Food additives are any substances added to the food item during its processing or production. This broad category covers all sorts of things from added vitamins to monosodium glutamate (MSG). Although the Food and Drug Administration regulates food additives, they have not tested many of the additives that they list as “generally regarded as safe”. The real deal is that we don’t know what we don’t know when it comes to the safety of food additives. There are so many of them, each unique, and it’s difficult to pinpoint how exactly each one effects us as individuals.
MSG is the one food additive that has gained probably the most attention and scrutiny thus far. MSG has many aliases on food labels and it still pretty common place in processed foods. An increasing number of studies are linking MSG to health issues, but for every study that states it’s a problem, there’s one that states it’s safe. Some people report that they are sensitive to MSG and have mild reactions when it’s in their food. It’s important to be aware of MSG and other food additives in the food and beverages you consume, so you can not only pay attention to if you seems sensitive to any of these additivities, but also so you can make your own decision as to which ones you’re okay with consuming and which ones you want to avoid.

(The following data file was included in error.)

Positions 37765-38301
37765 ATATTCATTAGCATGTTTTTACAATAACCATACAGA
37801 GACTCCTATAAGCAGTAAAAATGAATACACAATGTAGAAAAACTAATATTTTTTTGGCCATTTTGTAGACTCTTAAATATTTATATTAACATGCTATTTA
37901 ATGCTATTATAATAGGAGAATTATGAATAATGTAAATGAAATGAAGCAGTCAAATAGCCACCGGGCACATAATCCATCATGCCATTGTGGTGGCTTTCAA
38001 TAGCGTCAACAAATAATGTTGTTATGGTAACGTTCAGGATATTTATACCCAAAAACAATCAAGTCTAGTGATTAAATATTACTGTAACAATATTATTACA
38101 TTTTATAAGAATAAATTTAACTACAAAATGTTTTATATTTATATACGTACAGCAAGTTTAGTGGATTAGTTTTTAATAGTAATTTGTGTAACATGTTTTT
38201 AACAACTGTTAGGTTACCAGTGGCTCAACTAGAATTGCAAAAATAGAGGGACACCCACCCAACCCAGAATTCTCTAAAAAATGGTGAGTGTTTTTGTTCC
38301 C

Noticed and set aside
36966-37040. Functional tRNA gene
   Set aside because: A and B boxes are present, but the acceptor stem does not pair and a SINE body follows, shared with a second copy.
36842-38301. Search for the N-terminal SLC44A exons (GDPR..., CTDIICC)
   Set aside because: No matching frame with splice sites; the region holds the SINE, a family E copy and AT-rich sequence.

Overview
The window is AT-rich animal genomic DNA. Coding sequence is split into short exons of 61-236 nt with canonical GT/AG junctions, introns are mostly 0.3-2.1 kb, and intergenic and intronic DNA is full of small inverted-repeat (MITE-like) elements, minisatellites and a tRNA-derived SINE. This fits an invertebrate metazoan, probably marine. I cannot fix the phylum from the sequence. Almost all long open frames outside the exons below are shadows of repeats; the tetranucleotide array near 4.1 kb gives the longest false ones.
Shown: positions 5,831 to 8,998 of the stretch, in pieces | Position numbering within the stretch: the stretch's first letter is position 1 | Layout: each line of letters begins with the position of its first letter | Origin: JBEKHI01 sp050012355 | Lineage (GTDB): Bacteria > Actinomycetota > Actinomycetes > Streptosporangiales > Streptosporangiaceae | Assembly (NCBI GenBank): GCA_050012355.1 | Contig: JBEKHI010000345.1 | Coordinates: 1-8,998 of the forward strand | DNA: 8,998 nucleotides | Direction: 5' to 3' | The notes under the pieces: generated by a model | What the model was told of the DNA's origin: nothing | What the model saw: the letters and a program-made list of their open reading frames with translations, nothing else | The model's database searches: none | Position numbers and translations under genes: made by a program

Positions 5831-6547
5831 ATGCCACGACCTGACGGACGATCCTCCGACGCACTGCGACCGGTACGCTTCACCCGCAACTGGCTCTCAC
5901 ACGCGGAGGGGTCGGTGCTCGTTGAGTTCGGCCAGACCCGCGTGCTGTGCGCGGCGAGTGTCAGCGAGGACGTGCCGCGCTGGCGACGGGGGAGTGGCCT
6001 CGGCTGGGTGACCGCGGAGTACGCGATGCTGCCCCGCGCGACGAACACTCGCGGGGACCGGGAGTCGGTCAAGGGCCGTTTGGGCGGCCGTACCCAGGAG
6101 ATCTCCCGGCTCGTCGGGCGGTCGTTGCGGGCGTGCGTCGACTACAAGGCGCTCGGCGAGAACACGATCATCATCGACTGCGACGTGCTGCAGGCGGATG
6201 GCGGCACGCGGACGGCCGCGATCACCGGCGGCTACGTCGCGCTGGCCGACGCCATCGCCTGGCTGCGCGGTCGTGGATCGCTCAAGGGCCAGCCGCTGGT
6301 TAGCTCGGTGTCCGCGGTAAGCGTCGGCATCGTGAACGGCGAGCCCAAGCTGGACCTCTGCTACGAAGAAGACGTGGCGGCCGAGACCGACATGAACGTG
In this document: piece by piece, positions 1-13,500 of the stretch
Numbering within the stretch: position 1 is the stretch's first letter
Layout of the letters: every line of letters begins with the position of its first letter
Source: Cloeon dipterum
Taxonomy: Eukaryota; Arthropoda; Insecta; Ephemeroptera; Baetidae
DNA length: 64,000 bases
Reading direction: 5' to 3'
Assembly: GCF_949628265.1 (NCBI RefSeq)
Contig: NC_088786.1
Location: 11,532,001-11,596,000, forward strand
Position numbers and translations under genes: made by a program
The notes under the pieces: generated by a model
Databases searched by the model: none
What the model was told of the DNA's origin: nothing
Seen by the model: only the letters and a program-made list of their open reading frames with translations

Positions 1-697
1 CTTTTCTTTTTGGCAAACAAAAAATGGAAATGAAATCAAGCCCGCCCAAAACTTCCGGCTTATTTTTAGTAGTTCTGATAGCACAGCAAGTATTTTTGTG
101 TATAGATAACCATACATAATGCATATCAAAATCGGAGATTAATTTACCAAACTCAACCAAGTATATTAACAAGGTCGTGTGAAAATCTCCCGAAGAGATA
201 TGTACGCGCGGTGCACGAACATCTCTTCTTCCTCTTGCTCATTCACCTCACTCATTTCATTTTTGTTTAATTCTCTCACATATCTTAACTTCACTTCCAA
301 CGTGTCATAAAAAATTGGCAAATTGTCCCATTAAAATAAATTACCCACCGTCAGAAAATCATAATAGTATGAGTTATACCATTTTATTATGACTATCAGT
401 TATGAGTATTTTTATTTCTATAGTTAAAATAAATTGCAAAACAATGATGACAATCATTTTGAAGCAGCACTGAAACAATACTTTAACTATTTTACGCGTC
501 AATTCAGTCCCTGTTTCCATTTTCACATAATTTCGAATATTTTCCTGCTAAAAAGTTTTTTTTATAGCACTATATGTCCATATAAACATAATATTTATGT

When it comes to public health, the U.S. government should err on the side of caution and not use food additives with an unknown or nonexistent track record. We don’t want the track record to be developed on the backs of millions of Americans only to find out decades later that some of these “generally regarded as safe” food additives are now considered “generally regarded as unsafe.”
Check out this New York Times article that sums up the basic information about food additives.